The first thing I tried to do when I got my Game Capture home was connect it up and video Tomb Raider 1 (the PS1 1996 original).
But it just wouldn’t work.
Although the Game Capture software could see the game output, the telly just displayed an unhelpful message saying Unsupported signal.
Even more bizarrely, the console output DID appear on the telly at start-up, but as soon as I tried to load a game, it vanished.
Well, it turns out there is a fairly simple explanation and solution to this problem.
The PS1 is a retro console and the reason you can’t see the game on the television when you add in the Game Capture is because most modern televisions do not support low resolution input over HDMI.
What I mean is, when you connect the PS1 to your TV, it ordinarily goes via a composite input. Composite input supports, among others, QVGA (quarter VGA) or 240 horizontal line resolution, which is what most PS1 games output.
But when you add the Game Capture into the equation, you’re sending the input to your TV via HDMI, not composite. Most televisions (ours included) do not support any resolution lower than 480 horizontal lines over HDMI. The television just doesn’t understand the signal.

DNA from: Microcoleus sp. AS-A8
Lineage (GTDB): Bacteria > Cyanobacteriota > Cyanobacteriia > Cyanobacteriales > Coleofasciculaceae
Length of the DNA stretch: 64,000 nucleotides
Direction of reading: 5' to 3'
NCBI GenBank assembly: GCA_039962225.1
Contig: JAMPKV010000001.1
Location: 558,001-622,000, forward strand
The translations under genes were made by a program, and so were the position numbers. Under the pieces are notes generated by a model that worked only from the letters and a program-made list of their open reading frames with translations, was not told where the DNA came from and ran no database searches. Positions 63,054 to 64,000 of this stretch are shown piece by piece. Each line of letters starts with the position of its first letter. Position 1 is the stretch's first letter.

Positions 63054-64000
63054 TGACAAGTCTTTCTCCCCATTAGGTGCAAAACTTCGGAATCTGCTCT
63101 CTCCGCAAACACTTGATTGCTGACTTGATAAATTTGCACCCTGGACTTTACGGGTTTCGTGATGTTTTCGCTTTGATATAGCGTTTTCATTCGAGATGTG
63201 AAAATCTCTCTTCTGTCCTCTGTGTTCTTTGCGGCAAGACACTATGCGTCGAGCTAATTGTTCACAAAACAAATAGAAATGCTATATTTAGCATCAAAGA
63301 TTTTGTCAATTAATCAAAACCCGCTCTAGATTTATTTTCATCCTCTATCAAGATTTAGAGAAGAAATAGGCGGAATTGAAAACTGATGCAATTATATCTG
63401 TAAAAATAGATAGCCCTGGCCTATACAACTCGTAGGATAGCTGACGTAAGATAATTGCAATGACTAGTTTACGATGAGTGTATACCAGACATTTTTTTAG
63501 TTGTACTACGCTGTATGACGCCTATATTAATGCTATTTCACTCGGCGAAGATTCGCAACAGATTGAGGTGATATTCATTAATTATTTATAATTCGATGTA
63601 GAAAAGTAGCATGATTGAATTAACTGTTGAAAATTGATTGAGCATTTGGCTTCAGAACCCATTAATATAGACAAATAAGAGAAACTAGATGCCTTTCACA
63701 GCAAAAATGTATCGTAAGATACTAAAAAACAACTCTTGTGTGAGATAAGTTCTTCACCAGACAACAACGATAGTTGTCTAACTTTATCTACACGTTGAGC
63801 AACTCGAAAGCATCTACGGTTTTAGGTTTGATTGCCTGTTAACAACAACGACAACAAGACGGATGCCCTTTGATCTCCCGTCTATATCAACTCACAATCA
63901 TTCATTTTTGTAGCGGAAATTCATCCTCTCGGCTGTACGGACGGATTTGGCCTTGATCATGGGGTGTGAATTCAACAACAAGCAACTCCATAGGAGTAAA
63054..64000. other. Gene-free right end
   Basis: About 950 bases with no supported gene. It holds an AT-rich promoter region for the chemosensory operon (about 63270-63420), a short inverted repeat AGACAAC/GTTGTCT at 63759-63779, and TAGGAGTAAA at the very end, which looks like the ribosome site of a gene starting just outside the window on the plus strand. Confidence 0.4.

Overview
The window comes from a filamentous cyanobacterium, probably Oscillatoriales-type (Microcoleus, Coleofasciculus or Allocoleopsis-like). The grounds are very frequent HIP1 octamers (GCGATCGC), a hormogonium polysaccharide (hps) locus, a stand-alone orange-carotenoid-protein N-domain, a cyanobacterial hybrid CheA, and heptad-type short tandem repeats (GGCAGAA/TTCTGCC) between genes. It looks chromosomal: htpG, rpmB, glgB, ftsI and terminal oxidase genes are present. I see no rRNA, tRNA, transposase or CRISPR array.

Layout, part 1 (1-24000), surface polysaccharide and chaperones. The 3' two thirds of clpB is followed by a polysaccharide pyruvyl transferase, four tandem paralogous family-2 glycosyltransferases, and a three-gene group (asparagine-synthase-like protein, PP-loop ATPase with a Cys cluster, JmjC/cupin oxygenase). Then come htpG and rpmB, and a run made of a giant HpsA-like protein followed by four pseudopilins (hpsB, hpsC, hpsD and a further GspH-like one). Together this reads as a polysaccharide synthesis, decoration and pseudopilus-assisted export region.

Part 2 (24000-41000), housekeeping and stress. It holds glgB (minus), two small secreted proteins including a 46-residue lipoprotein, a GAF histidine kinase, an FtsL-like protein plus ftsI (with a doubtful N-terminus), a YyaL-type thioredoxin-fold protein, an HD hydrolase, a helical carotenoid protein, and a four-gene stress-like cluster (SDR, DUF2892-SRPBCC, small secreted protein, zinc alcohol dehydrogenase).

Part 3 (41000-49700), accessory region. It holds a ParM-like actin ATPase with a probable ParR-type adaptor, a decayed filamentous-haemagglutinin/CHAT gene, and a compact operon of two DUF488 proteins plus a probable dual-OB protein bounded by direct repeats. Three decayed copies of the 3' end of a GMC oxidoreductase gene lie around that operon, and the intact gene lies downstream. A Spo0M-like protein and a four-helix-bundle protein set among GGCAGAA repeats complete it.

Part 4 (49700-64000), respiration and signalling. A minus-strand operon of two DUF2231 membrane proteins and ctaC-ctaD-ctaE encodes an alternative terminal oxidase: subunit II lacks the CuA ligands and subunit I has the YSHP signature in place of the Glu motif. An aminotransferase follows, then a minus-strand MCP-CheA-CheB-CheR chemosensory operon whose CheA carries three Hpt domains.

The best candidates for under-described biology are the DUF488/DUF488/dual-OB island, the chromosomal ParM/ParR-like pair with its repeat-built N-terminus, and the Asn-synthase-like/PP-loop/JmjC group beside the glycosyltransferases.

You can check this in your TV manual to be certain of the range that your HDMI input recognises.
Er, OK. So basically my PS1 is sending a signal via HDMI that my TV can’t use?
But how come I can see the console output at startup?
Ah. Yes – this is because the PlayStation itself outputs at a higher resolution than the games it plays.
Oh right. Now what?
OK, so there are various solutions to this problem.
For the full list of options (um, there are four), use this support page at Elgato (My TV can’t receive the HDMI passthrough when using Elgato Game Capture HD with my retro console) to see which is easiest for you.
We went with option 4 – buying a small HDMI to composite converter.
We paid £27 on Amazon for ours. That particular one is no longer available. You can try this AV2HDMI converter, which looks to be the equivalent (although I haven’t personally used it), and has power included.
The loss of quality was negligible using the mini converter and I was really pleased with how easy it was to use.
To see the converter in action with our PlayStation 1, check out this tutorial on the full set up.